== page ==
There are three things you need to know about Marie Harris: 1) She’s fed up with online dating, 2) She’s so fed up, she’s willing to forego the annoyance and consider more creative alternatives, and 3) She knows how to knit.
After the most bizarre first date in the history of dating, Marie is looking for an alternative to men. With the help of her friends, she quickly identifies a few possibilities: Need a cuddle? Use a professional cuddler. Need affirmation? Get yourself a life coach. Need an orgasm? Try orgasm meditation! Why does she need the hassle of a romantic partner when she can meet all her needs with paid services?
But then her irritating date resurfaces. And he’s not at all the person she thought he was. And he suggests a different—and crazier—solution to her dilemma . . .
★★★★★ Goodreads Choice Award Semi-Finalist for Best Romance ★★★★★
★★★★★ Amazon Top 10 Romances of 2017 ★★★★★
Dating-ish is book #6 in the Knitting in the City series. Each book is a standalone, full length (110k words), contemporary romantic comedy novel, and follows the misadventures and exploits of seven friends in Chicago, all members of the same knitting group.
Customer ReviewsSee All
I am already awaiting her next book! I loved this one! Keep them coming please!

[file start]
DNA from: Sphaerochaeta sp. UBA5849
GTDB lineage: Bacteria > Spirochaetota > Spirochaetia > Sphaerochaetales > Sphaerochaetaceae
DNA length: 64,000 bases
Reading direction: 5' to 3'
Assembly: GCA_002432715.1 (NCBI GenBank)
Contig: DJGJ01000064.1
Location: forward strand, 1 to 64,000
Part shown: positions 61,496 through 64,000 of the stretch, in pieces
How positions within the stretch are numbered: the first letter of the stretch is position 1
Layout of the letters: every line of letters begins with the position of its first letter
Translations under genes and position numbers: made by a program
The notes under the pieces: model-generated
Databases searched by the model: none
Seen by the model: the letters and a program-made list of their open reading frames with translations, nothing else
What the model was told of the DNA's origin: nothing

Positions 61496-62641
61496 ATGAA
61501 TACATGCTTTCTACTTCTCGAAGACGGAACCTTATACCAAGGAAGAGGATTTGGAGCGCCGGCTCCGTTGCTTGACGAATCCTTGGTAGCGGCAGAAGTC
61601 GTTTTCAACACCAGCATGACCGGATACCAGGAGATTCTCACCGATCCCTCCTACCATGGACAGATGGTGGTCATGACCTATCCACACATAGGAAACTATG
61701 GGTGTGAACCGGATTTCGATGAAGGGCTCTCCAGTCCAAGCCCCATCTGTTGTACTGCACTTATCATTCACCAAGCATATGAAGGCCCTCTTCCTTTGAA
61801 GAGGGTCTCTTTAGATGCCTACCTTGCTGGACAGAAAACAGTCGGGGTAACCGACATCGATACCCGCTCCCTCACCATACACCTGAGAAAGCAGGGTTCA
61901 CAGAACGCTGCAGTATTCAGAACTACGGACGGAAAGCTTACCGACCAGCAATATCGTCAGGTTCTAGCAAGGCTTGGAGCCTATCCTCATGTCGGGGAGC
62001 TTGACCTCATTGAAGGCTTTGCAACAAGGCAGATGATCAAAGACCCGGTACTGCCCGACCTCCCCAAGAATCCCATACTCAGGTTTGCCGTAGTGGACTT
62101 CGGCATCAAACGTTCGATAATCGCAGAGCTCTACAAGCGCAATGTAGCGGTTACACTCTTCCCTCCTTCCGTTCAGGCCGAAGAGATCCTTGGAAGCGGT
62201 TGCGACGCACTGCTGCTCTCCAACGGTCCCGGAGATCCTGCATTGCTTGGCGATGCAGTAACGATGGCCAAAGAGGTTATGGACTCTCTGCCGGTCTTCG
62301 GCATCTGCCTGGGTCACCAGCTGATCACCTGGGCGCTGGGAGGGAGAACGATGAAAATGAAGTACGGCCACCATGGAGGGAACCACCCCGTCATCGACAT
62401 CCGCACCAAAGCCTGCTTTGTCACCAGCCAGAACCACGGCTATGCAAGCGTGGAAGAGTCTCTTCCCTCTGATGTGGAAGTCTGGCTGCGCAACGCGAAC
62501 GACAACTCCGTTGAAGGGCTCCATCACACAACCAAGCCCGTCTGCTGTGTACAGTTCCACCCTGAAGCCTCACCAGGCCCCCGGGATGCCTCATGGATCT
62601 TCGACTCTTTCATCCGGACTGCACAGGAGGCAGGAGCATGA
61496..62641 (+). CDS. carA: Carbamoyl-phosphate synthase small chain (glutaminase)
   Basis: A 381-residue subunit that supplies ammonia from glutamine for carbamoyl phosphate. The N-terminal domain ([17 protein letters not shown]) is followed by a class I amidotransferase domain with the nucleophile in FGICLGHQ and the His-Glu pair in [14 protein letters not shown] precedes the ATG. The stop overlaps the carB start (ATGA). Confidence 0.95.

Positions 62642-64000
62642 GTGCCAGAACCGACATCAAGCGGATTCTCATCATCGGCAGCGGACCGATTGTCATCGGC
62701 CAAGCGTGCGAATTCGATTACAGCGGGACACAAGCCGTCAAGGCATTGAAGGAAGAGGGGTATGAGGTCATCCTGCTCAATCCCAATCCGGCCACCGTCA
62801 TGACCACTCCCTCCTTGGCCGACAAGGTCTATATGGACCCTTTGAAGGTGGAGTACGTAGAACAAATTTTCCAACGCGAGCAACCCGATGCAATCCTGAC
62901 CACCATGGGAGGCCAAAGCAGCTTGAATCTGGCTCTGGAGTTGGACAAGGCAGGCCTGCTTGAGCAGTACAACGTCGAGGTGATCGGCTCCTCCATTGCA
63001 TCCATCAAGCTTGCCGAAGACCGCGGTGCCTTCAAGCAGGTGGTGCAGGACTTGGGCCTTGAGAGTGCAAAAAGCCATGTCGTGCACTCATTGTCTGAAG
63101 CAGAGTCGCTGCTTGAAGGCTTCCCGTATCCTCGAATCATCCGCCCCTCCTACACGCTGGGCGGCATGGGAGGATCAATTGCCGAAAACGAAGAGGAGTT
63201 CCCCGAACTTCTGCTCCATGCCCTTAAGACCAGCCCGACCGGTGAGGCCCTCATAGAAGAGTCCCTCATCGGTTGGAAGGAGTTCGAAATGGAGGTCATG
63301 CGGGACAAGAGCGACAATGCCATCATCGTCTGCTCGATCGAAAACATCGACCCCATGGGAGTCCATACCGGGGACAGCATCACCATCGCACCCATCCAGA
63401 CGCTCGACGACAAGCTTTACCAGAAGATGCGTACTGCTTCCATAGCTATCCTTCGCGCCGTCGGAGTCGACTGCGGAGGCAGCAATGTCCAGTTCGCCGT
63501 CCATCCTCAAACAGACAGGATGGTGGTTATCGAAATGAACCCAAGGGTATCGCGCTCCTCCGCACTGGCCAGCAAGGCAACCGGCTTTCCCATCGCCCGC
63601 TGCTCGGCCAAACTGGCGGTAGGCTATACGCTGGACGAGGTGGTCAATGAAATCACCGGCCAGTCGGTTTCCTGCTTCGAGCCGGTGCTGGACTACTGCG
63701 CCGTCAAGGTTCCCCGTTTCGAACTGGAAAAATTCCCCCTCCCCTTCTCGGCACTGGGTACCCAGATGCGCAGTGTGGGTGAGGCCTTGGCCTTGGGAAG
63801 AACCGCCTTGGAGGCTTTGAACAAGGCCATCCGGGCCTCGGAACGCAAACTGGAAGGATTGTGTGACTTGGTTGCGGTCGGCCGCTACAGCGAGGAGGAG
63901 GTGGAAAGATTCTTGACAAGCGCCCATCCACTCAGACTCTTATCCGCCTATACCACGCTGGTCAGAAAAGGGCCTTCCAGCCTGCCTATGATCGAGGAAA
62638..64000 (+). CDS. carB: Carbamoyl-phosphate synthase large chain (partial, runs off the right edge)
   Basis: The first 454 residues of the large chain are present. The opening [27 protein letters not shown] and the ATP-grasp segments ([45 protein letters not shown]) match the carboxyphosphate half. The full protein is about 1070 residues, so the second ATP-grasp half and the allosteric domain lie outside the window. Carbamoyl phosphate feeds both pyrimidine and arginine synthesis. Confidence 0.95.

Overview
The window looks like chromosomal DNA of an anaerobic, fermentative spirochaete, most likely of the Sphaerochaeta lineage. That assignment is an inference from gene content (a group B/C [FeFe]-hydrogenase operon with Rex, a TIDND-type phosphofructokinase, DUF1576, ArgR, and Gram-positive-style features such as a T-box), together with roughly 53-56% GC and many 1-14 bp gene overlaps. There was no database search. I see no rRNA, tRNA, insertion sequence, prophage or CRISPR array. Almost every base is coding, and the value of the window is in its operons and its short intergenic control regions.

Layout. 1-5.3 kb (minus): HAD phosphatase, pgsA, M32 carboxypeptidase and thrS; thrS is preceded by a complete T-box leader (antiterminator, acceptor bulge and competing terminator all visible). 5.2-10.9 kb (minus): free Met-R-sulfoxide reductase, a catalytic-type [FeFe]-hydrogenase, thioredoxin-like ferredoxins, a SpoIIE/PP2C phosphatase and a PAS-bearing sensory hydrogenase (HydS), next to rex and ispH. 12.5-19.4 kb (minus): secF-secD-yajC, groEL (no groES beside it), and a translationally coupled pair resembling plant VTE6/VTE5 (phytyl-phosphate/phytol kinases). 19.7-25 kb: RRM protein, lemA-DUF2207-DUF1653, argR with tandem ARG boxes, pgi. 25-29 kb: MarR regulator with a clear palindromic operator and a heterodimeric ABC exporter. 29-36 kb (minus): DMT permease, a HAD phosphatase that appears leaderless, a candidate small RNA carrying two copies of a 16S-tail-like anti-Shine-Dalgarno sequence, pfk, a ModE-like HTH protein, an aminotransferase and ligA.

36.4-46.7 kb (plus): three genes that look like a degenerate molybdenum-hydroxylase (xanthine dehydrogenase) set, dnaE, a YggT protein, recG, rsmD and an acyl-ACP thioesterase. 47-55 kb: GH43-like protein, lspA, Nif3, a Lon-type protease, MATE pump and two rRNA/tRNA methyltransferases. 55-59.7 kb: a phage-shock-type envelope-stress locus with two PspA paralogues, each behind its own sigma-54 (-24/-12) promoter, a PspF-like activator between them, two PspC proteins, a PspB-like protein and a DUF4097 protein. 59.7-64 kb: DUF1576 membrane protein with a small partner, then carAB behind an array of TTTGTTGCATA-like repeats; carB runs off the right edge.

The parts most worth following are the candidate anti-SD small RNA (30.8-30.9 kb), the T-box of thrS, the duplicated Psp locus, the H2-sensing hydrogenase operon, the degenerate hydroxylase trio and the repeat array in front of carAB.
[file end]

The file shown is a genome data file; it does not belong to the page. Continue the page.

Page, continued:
Marie does nothing for me
I adore Penny Reid, but boy was this book hard to read. From the beginning, Marie has never left much of an impression on me, but I was hoping this book would change that. Not the case. There’s really nothing special or interesting about her, and therefore I couldn’t get invested in her love story at all. I liked Matt, just wished he was paired with someone remotely exciting. Unfortunate.
Another winner from Penny Reid
I’ve been on a Penny Reid binge-read-a-thon and am still quite a fan of her work. Each book in the knitting series, while similar in theme and having the same characters is different in very enjoyable ways. This book was probably the most heart wrenching for me. The theme of loneliness is very well done and the discussion of robots, artificial intelligence as a way to help people stem loneliness was an interesting one. Marie came off a bit more pathetic in this book than she has in the previous books. I pictured her as much more her own person than she is made out to be here. I really liked Matt and was so deeply touched by his background and how it impacted his sense of self-worth. Once again Reid has done a great job incorporating deeply philosophical discussions with warmth, humor, intelligence and emotion. I’ll be moving on to the Winston brothers series now while I wait for the last Knitting series book about Kat and Dan!